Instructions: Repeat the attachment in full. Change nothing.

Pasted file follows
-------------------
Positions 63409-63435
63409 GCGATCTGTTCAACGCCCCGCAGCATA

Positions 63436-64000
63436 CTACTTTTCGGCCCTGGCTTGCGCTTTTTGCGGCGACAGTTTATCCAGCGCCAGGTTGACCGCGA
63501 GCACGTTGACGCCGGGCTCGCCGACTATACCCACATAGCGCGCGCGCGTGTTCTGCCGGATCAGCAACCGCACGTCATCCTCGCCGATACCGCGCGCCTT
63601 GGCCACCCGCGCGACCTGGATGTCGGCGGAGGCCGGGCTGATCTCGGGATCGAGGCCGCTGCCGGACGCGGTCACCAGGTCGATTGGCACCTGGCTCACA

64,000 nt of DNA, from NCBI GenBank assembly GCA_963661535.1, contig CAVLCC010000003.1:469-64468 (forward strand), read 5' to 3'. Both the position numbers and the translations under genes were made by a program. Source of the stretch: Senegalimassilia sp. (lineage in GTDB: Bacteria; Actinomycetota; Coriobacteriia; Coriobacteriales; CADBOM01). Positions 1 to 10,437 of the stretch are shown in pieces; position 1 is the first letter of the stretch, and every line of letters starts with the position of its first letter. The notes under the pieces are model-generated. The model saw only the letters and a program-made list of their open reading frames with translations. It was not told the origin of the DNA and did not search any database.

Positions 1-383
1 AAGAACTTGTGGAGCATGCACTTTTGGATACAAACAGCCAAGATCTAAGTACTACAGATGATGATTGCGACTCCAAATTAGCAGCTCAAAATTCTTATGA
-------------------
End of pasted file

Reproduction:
Positions 63409-63435
63409 GCGATCTGTTCAACGCCCCGCAGCATA

Positions 63436-64000
63436 CTACTTTTCGGCCCTGGCTTGCGCTTTTTGCGGCGACAGTTTATCCAGCGCCAGGTTGACCGCGA
63501 GCACGTTGACGCCGGGCTCGCCGACTATACCCACATAGCGCGCGCGCGTGTTCTGCCGGATCAGCAACCGCACGTCATCCTCGCCGATACCGCGCGCCTT
63601 GGCCACCCGCGCGACCTGGATGTCGGCGGAGGCCGGGCTGATCTCGGGATCGAGGCCGCTGCCGGACGCGGTCACCAGGTCGATTGGCACCTGGCTCACA

64,000 nt of DNA, from NCBI GenBank assembly GCA_963661535.1, contig CAVLCC010000003.1:469-64468 (forward strand), read 5' to 3'. Both the position numbers and the translations under genes were made by a program. Source of the stretch: Senegalimassilia sp. (lineage in GTDB: Bacteria; Actinomycetota; Coriobacteriia; Coriobacteriales; CADBOM01). Positions 1 to 10,437 of the stretch are shown in pieces; position 1 is the first letter of the stretch, and every line of letters starts with the position of its first letter. The notes under the pieces are model-generated. The model saw only the letters and a program-made list of their open reading frames with translations. It was not told the origin of the DNA and did not search any database.

Positions 1-383
1 AAGAACTTGTGGAGCATGCACTTTTGGATACAAACAGCCAAGATCTAAGTACTACAGATGATGATTGCGACTCCAAATTAGCAGCTCAAAATTCTTATGA